right, but is that a good pH to have in the mash because it's not too high and it makes for a higher kettle and finished beer pH or because mashing at that pH makes for better flavor?
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Offline blatz

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Re: Bru'n water and cold steep
« Reply #12 on: March 13, 2014, 11:41:36 PM »
Not sure I follow.  The malt flavor was much better and the roast bite not intrusive when I went from targetingn 5.2 to 5.4-5.
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Offline HoosierBrew

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Re: Bru'n water and cold steep
« Reply #13 on: March 13, 2014, 11:45:58 PM »
5.5 mash pH for me and dark beers.

yep.  once I started targeting 5.4-5.5 my stouts and porters finally dialed in.

right, but is that a good pH to have in the mash because it's not too high and it makes for a higher kettle and finished beer pH or because mashing at that pH makes for better flavor?

IMO a better flavor. A dark roasty beer (to me) is just a better beer at ~ 5.4 to (especially)5.5 pH.  I feel that the roasted malt flavor in the beer gets more harsh and acrid as you go down from there in pH. Truthfully, I don't measure finished beer pH  - I feel that if I hit my target to the letter using Bru'nWater (and verify by measuring pH), that the finished beer pH will be as it should be. I used to cold steep, but I now mash all the malt, but aim for 5.5, and really am liking the results.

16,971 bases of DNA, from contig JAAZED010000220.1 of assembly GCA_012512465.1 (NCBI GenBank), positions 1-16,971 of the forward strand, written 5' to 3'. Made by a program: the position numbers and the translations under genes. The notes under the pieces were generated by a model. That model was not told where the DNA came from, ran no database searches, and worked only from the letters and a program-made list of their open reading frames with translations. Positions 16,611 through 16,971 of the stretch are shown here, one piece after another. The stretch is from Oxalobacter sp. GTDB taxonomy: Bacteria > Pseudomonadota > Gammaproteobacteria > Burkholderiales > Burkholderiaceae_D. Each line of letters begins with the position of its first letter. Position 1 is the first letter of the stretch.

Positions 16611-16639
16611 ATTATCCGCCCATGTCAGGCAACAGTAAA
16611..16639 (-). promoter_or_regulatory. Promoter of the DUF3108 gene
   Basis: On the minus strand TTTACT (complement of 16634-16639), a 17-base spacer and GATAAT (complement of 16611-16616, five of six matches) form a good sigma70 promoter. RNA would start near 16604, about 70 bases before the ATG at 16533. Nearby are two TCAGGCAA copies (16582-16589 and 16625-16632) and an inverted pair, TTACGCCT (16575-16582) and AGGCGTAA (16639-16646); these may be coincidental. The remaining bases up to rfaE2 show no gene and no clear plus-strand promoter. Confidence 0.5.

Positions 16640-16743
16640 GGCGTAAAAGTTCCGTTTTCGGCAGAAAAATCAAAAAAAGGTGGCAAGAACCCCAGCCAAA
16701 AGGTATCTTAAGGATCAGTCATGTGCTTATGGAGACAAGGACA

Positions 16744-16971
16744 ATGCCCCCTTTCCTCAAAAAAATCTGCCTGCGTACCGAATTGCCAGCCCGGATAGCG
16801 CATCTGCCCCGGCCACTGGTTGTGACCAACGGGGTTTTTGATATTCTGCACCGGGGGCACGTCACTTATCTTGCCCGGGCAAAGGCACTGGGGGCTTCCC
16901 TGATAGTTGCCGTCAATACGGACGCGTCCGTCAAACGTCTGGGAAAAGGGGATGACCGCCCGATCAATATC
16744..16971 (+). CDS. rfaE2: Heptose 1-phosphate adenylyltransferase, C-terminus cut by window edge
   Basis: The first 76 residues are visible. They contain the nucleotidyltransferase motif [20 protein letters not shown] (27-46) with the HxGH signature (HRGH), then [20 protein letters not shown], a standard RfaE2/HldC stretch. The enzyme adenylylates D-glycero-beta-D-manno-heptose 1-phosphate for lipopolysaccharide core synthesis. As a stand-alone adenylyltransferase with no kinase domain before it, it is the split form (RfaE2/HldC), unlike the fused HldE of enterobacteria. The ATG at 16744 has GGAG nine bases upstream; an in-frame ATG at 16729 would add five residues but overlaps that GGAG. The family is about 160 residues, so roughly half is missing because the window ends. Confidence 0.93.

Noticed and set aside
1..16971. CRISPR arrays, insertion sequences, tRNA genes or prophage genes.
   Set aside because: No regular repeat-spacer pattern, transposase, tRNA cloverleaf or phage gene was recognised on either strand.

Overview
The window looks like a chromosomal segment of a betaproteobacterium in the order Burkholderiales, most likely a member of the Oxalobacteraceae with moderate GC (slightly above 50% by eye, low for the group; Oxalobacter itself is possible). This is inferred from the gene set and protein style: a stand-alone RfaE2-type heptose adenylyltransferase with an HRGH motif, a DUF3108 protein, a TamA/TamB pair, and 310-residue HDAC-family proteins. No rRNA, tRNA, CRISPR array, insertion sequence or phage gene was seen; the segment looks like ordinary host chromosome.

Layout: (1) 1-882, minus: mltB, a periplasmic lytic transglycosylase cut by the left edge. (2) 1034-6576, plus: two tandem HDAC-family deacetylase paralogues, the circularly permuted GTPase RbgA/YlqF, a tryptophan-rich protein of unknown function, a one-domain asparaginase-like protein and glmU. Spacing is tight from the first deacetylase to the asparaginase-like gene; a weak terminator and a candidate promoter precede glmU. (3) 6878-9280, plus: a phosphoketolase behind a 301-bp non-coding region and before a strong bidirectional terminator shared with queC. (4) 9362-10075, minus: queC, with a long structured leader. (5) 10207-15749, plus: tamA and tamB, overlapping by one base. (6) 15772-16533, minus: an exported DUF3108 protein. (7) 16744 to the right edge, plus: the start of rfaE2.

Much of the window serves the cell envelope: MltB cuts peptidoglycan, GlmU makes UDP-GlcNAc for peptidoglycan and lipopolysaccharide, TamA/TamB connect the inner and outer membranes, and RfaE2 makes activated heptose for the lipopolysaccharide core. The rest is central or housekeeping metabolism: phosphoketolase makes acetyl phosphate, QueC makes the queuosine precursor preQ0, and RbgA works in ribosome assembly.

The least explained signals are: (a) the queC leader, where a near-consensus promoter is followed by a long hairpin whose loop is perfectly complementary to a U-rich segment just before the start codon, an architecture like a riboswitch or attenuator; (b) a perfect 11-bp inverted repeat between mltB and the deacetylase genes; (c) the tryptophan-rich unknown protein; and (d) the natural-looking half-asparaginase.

Jon H.

Offline blatz

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Re: Bru'n water and cold steep
« Reply #14 on: March 14, 2014, 12:05:43 AM »

yep.  once I started targeting 5.4-5.5 my I used to cold steep, but I now mash all the malt, but aim for 5.5, and really am liking the results.

Agreed - I occasionally add carafa III just before sparge if it's just for coloring, if I remember to, but otherwise I gave up cold steeping once I tested just raising the pH.